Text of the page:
Vol. 15 New Series October, 1953 No. 5
THE SUPPOSED DISPENSATIONAL FRONTIER

Respectable writers have a conventional rule that when they quote others in criticism they must give full references. The reason is that this is the only way to ensure some standard of fairness and decency in their dealings with one another. It is manifestly unfair to quote anyone's words without giving the reader an opportunity to examine the context of the quotation or even to check its accuracy. It is therefore a sound practise in general to ignore any critic who avoids coming out into the open. This circumstance, by itself, suffices to prove that he is afraid of having the whole of the facts brought to light.

Unfortunately, this good rule cannot always be kept, however keenly one may wish to do so; for the interests of truth must come first.

A case in point is a recent issue of "The Berean Expositor" (May, 1953) which, I understand, has been published also as a pamphlet entitled "The Dispensational Frontier"; obtainable from Leonard A. Canning, 40, Tumblewood Road, Banstead, Surrey, England. Its sponsors evidently hope it will be accepted as a convincing reply to my published teaching regarding Acts in general and its closing words in particular. Its author mentions that I have already given him a free advertisement, and here is another; but he takes good care to see to it that no such advertisement will be given to me. Although 5½ lines, altogether, are devoted to a quotation from my writings, no reference whatever is given. The reason is obvious. It would never do for its readers to be able to study both sides of the matter. My readers will note, in turn, that I am not in the least afraid to enable them to study my critic's case. Truth does not shun full light.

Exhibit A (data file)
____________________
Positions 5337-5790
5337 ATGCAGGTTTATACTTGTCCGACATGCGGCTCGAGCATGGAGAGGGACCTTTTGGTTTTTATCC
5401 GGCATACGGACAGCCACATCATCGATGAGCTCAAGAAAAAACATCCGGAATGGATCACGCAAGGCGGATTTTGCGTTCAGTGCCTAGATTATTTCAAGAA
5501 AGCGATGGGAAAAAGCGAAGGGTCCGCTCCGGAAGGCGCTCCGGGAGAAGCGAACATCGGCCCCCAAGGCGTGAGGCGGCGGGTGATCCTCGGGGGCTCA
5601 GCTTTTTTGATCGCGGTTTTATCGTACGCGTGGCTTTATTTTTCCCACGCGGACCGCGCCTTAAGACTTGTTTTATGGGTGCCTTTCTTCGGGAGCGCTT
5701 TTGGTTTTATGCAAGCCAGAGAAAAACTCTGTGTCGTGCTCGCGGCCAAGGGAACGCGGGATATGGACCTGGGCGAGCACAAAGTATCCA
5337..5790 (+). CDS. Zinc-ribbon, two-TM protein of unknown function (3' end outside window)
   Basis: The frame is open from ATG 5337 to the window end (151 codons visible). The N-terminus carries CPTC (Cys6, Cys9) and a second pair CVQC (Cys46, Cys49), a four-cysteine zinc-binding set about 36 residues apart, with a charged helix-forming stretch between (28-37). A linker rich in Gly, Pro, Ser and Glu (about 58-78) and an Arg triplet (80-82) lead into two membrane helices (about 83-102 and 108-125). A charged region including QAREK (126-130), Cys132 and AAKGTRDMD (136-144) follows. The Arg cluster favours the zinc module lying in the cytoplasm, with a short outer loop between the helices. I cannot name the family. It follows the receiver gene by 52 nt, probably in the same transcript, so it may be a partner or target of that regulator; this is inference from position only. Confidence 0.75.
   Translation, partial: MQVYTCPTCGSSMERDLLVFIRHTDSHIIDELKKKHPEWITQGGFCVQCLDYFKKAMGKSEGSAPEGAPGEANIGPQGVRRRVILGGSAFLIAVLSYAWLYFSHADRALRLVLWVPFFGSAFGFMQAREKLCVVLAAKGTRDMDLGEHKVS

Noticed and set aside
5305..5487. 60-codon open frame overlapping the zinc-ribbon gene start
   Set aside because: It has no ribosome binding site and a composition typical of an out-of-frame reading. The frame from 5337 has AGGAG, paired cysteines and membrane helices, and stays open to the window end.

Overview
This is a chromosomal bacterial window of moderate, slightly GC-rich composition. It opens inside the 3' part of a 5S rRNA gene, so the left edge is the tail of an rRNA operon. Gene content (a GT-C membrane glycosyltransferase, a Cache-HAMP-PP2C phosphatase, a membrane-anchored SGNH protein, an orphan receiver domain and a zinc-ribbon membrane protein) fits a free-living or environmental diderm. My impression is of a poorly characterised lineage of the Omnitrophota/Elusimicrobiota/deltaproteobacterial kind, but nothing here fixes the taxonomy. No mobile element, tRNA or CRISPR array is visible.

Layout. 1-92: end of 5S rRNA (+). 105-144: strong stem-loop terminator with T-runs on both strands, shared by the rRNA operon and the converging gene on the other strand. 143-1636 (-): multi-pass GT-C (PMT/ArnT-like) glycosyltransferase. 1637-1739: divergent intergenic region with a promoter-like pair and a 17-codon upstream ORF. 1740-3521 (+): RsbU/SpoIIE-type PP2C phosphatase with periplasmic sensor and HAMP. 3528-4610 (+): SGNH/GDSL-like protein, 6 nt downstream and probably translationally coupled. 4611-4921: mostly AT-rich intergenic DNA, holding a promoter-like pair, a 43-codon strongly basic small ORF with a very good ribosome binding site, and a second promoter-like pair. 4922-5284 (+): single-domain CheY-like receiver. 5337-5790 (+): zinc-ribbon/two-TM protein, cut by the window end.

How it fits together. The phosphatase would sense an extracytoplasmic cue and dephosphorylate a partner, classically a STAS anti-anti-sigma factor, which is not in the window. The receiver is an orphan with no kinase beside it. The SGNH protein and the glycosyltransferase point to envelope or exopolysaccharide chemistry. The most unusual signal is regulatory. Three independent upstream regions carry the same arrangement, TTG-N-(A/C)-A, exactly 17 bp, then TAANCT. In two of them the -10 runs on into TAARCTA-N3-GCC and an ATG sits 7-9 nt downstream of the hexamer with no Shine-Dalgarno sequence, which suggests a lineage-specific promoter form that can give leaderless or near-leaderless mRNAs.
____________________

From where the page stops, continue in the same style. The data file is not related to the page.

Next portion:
Most of the pamphlet is occupied with notions which have already been refuted; but considerable space is given to what is, to me, a new theory regarding the Apostle Paul's vision on the road to Damascus. I must therefore, reluctantly give it attention. It is not set out at all clearly. Perhaps this obscurity is expedient, as it gives its author a loophole for escape, if this should eventually prove desirable; but, so far as I can make out, the idea is that the words of the Lord Jesus, quoted in Acts 26:15-17, form a SECOND commission to Paul, then and there revealed to him.
I quote:—

Unfortunately for this queer idea, the appearance of the Lord Jesus to which Paul was referring in Acts 26:15-17 was stated by him (vv. 12-14) to have occurred while he was going to Damascus. It is unquestionably the same as that recorded in Acts 9:3-6. Nor need we depend on the immediate context in Acts 26. The issue here is as simple as it is important—merely this: Did Paul's commission to the Gentiles date from Acts 9 or from Acts 26? The answer is perfectly plain. In Acts 10 Peter unlocked the Kingdom to the Gentiles. This cleared the way for Paul, who, in accordance with the principle enunciated in Romans, went to the Jew first and then turned to the Gentiles (Acts 13:46, 47). There is no way of getting round this fact. In closing, I appeal once again to those responsible for The Berean Expositor to treat this vitally important matter in a manner becoming of Christians. They are amused at my supposed "poverty of argument," but the poverty is in their own presentation of it—a mere 5½ lines of print—not in mine. By employing such methods they betray to us all their own complete lack of confidence in their own cause.

R. B. WITHERS. Last updated 8.1.2006